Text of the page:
Which is a pretty inefficient way to hedge this risk for several reasons. The annuity market itself is not very efficient. The risk here isn’t longevity and does not require the pooling-of-lives that a life annuity requires. And annuities are not (very) liquid. Whereas as a long-term bond can be sold (relatively) easily in a (relatively) liquid market.
As noted at the top, zero-coupons (as well as interest rate derivative hedges) are widely used by DB sponsors and annuity carriers to manage this very risk. Why shouldn’t 401(k) plan participants have available to them the same tools? Why not—for a large plan—a series of funds that simply buy and hold zero-coupons of specified durations?
Blaming the participant
To say that the average participant “wouldn’t understand” this issue, or that sort of fund, is to argue that the 401(k) system—with its preference for subjective decision-making by participants—can’t deliver the one thing that, as a retirement system, it is supposed to: retirement income.
And, by the way, what makes anyone think that an annuity is easier to understand than a zero-coupon bond?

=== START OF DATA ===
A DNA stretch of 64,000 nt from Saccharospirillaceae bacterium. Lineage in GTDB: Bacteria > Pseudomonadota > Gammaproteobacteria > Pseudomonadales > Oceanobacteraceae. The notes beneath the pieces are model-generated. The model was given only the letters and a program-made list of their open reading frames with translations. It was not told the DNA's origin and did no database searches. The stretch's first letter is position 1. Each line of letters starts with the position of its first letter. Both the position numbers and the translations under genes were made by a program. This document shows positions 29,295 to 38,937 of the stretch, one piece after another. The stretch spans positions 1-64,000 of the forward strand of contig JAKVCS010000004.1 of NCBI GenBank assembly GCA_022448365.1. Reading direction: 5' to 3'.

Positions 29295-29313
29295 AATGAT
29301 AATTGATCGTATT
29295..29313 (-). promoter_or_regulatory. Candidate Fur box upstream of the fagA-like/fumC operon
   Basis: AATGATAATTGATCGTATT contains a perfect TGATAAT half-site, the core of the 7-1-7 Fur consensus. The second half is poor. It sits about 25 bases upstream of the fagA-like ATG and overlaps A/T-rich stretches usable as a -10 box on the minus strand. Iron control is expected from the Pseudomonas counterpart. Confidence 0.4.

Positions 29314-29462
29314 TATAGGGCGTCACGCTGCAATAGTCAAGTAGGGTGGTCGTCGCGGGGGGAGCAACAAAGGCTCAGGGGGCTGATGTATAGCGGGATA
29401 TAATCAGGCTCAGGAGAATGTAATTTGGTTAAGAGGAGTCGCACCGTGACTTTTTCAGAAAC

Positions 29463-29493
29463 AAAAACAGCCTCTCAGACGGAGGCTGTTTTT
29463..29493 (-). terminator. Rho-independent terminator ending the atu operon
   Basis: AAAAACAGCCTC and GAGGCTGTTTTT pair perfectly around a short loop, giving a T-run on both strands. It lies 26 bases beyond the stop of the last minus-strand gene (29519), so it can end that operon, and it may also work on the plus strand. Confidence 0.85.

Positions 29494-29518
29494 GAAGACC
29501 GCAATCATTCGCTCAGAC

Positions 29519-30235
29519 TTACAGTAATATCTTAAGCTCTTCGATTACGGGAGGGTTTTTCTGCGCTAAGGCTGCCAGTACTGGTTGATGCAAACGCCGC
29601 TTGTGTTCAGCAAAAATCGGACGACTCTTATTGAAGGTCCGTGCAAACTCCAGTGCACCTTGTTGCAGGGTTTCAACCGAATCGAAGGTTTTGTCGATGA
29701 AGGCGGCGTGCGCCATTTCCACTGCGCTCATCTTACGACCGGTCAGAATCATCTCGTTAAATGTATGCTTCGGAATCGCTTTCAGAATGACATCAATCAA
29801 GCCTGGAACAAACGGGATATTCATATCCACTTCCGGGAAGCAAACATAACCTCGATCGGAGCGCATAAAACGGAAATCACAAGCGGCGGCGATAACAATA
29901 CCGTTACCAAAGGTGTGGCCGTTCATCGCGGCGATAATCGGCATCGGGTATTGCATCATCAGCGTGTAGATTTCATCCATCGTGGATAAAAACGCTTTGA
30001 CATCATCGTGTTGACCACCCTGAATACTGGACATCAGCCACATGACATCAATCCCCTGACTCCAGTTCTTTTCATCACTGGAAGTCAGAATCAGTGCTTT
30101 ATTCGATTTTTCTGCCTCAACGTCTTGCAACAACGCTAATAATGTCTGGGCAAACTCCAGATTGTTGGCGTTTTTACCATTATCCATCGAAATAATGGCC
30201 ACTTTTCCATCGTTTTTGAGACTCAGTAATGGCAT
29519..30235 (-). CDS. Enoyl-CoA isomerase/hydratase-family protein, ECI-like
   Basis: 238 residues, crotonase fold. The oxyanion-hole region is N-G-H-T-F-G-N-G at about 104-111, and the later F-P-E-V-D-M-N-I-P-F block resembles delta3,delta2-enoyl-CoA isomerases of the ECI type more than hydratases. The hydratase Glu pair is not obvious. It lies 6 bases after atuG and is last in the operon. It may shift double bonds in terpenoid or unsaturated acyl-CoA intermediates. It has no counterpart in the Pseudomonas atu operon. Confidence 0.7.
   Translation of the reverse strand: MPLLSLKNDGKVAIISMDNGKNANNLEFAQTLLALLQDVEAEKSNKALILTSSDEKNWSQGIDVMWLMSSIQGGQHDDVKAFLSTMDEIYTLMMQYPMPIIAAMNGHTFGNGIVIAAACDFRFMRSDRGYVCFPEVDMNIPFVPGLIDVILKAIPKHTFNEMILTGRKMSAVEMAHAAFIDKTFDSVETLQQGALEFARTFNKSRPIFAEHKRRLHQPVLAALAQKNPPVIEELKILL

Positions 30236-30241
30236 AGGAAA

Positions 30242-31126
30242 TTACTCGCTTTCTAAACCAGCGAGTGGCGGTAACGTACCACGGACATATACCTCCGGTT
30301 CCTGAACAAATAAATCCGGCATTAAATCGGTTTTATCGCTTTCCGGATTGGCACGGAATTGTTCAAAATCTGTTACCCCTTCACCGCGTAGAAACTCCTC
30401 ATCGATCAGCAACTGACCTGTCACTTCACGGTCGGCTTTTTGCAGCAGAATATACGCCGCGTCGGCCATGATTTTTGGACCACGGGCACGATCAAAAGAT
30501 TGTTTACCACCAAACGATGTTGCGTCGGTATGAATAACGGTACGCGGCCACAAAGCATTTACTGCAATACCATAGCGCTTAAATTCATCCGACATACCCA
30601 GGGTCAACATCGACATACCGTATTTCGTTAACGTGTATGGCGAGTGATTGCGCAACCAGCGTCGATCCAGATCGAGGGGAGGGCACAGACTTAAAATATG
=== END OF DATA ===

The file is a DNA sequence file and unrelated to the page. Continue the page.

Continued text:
But interest rates can’t possibly go lower
Yes, maybe we are at a bottom. The only thing is, we’ve been saying that for 25 years. Long-term interest rates on Aa bonds have declined another 40+ basis points since the beginning of this year. And I (for one) don’t see anything in the fundamentals—critically, anything in world demographics—that makes it likely that interest rates are going to go back up significantly in the near future.
Moreover, if you’re going to start encouraging young participants to buy annuities, you’re already committed to a fixed income strategy.
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I don’t know what it takes to solve this problem—but it seems to me there is a simpler way to package and sell “future income” than a life annuity. And that there should be—within constraints set by supply in the bond market—funds available to 401(k) participants that allow them to explicitly and transparently match/hedge out their duration risk.
Michael Barry is president of O3 Plan Advisory Services LLC. He has 40 years’ experience in the benefits field, in law and consulting firms, and blogs regularly http://moneyvstime.com/ about retirement plan and policy issues.This feature is to provide general information only, does not constitute legal or tax advice, and cannot be used or substituted for legal or tax advice. Any opinions of the author do not necessarily reflect the stance of Institutional Shareholder Services or its affiliates.